By having the power to access the respondent’s records directly within their premises, the PHIO’s investigating officers are able verify evidence that the respondent has provided to the PHIO. The Government consider that this power could be used by the PHIO to provide assurance to complainants that they have verified the accuracy of information provided by the respondent.  The PHIO can also use this power when conducting an investigation on his or her own initiative.

 

Respondents have consistently provided access to the PHIO investigating officers to verify the accuracy of information and this is expected to continue. It is expected that the PHIO would provide respondents with at least 48 hours’ notice of exercising the power of entry.



This new power is not expected to be used, but addresses the theoretical possibility that a respondent may not voluntarily consent to the PHIO entering their premises. 

 

Given that the PHIO is not a regulator and the Government considers that it is not appropriate to apply the Regulatory Powers (Standard Provisions) Act 2014 the powers will only be used by the PHIO in an instance when consent is not forthcoming, noting that this has not occurred.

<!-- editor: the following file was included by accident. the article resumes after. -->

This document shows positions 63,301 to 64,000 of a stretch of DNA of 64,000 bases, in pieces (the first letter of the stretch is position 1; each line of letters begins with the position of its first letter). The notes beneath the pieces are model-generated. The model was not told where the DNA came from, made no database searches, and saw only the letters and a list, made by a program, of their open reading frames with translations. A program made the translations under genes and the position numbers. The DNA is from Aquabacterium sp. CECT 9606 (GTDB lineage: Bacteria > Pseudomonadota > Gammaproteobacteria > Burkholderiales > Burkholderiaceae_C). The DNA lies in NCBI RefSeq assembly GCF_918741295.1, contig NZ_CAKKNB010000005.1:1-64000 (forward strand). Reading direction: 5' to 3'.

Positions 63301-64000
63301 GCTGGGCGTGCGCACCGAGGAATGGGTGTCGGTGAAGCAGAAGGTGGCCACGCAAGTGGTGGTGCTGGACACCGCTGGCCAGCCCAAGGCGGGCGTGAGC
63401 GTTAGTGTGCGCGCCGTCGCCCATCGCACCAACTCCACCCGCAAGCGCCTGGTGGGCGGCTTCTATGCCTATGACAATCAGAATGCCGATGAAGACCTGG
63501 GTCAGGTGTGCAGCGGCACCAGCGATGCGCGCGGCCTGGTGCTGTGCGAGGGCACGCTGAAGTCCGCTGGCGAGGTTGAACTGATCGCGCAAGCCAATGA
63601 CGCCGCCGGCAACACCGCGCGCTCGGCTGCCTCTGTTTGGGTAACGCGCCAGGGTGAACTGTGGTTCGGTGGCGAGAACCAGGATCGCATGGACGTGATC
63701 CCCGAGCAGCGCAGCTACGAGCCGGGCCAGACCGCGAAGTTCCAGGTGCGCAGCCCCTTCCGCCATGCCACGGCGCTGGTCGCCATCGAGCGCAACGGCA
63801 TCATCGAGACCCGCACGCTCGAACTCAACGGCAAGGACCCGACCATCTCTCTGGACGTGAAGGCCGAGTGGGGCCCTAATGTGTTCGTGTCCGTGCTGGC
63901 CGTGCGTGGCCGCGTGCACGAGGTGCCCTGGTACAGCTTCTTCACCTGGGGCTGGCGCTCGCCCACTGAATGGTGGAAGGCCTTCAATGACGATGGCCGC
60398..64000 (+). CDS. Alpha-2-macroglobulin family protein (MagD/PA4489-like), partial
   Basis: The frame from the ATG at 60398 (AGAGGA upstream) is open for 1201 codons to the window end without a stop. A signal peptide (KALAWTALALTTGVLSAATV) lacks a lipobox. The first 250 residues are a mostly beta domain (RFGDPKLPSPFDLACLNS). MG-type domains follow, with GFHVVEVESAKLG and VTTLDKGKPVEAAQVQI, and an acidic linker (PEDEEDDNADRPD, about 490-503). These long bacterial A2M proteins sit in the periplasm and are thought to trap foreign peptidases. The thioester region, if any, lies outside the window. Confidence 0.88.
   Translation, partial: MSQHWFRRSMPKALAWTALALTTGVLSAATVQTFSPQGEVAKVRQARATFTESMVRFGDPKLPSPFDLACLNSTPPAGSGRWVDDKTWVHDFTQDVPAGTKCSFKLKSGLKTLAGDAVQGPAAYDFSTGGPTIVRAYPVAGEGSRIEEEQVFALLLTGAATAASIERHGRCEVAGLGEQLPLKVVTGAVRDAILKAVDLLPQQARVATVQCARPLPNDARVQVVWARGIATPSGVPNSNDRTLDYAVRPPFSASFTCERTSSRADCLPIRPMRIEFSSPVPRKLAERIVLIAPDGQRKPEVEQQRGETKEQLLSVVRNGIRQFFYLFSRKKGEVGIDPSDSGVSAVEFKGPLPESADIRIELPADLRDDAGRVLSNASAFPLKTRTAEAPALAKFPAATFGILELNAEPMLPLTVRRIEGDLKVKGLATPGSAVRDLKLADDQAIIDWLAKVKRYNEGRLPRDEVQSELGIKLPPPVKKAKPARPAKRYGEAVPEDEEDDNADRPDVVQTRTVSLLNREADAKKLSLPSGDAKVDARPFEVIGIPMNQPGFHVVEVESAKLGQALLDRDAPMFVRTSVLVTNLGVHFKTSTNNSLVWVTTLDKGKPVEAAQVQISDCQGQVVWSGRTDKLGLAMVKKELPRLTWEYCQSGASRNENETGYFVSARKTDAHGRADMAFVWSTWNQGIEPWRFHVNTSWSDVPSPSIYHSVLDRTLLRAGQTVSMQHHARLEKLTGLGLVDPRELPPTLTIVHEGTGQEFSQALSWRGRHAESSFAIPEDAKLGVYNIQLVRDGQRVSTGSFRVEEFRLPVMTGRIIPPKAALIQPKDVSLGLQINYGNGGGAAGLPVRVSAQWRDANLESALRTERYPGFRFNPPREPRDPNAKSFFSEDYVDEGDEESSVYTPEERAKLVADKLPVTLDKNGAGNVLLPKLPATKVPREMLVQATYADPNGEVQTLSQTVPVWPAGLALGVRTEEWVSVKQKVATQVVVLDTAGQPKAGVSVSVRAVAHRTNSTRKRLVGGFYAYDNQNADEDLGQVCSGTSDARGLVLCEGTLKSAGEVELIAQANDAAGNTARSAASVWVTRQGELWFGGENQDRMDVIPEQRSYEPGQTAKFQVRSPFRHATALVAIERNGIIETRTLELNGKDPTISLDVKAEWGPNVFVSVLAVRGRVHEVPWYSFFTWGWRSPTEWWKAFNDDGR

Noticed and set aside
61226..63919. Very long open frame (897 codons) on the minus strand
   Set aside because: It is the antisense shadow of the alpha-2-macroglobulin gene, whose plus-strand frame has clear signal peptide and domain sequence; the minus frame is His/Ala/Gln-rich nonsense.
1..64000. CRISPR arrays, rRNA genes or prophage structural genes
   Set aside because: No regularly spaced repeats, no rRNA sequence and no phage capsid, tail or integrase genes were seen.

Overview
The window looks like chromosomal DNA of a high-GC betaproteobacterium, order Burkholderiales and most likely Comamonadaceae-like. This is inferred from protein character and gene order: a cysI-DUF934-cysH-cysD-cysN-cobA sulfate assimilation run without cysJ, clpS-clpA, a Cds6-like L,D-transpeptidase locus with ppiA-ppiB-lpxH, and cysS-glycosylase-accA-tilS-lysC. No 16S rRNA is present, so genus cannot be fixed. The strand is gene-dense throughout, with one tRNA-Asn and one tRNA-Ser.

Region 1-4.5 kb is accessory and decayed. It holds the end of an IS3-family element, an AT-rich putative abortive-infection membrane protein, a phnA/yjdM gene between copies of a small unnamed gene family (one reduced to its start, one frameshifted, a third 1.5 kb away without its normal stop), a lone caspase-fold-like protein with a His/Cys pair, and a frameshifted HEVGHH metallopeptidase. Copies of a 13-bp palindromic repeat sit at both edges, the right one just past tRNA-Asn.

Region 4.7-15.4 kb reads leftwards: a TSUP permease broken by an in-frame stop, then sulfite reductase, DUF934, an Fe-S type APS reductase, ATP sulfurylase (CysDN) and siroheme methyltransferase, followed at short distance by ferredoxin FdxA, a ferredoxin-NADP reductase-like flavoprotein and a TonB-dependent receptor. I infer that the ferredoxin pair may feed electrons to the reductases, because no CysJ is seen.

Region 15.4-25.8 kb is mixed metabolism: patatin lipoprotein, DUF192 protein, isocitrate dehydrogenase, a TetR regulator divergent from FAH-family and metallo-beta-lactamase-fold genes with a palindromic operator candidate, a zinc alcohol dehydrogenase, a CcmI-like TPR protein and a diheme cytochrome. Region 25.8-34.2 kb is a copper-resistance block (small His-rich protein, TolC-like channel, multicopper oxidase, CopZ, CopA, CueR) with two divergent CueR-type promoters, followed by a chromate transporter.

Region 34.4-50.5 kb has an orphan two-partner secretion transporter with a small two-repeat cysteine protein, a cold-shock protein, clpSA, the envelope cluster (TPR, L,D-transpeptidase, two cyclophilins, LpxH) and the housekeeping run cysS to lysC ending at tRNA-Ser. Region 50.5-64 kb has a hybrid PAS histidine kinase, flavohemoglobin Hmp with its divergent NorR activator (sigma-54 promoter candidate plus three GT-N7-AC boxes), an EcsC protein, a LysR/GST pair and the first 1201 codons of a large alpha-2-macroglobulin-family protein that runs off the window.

The purpose of entry in these circumstances is not to obtain evidence to support a criminal or civil prosecution; the intention is to confirm information provided by a consumer and to enable the PHIO to make non-binding recommendations, having received comprehensive information from both parties.

 

  1. At item 5 (page 45), after the second paragraph - insert:

 

The Guide to Framing Commonwealth Offences acknowledges that it is appropriate to reverse the onus of proof and place a burden on the defendant in certain circumstances. This includes where a matter is peculiarly within the knowledge of the defendant and where it would be significantly more difficult and costly for the prosecution to disprove the matter than for the defendant to establish the matter.